Who is the customer here? Prehaps this is example of this country has so many people that the buisnesses don't really care because there will always be another sucker coming along.

In the end of course we are all on our own to make the best of things. However it pisses of this westener who values their time as much as their money! Is this what Chinese students must put up with? I don't know whether to laugh or cry!
If you are young and have time and money to kill and you want to take some mandarin courses, Kuming is a great place to do it, but this is not Shanghai or Beijing, and a serious student should look elsewhere.

laotou (1714 posts) • 0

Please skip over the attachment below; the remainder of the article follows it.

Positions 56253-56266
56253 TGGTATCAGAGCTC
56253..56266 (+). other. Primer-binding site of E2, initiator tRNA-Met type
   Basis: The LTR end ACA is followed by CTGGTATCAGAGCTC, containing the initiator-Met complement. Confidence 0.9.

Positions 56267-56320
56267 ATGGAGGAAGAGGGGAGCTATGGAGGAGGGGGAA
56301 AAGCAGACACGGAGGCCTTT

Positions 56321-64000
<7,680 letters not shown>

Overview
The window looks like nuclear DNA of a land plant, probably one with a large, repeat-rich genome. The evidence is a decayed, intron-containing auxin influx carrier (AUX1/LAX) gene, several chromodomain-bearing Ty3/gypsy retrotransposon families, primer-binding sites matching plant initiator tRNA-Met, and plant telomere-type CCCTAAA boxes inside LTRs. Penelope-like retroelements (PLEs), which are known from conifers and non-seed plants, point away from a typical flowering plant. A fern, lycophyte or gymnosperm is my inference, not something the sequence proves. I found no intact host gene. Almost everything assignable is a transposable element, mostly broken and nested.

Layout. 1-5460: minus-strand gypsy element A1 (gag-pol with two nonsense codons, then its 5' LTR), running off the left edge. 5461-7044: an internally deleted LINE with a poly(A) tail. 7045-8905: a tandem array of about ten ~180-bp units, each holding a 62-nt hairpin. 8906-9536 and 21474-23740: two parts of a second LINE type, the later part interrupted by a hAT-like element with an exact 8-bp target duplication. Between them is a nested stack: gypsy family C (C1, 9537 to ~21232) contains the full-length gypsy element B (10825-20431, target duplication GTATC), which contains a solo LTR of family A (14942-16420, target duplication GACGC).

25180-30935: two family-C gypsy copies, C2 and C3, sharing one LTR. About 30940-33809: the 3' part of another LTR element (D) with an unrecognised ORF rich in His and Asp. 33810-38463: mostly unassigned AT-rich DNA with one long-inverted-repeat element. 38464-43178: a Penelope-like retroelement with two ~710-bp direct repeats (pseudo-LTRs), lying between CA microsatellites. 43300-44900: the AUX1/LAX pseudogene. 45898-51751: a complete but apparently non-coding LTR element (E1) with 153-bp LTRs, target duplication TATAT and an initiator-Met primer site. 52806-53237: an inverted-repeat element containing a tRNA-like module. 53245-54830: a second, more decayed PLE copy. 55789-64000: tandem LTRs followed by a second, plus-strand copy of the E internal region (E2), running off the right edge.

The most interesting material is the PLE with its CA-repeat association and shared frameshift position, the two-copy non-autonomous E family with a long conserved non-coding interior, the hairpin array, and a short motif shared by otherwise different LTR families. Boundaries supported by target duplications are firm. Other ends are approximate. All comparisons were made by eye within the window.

I agree with everything you said - however I'm not saying it's right or wrong - just this is China - this is NOT a Tier 1 city or international city with all those nice amenities. We're lucky to have 24 hour hot water and power...or 24 hour water for that matter. I think your expectations were illusionary. Although China is and remains an advanced civilization - the infrastructure and technologies are still catching up. If you have a gripe - blame the USA and it's allies for their infinite anti-communist China trade sanctions over the last 60 years. Dubious strategy - just slowed things down a little - actually ended up pushing China towards the Soviet Union instead of splitting the two most powerful communist block nations in the world at the time.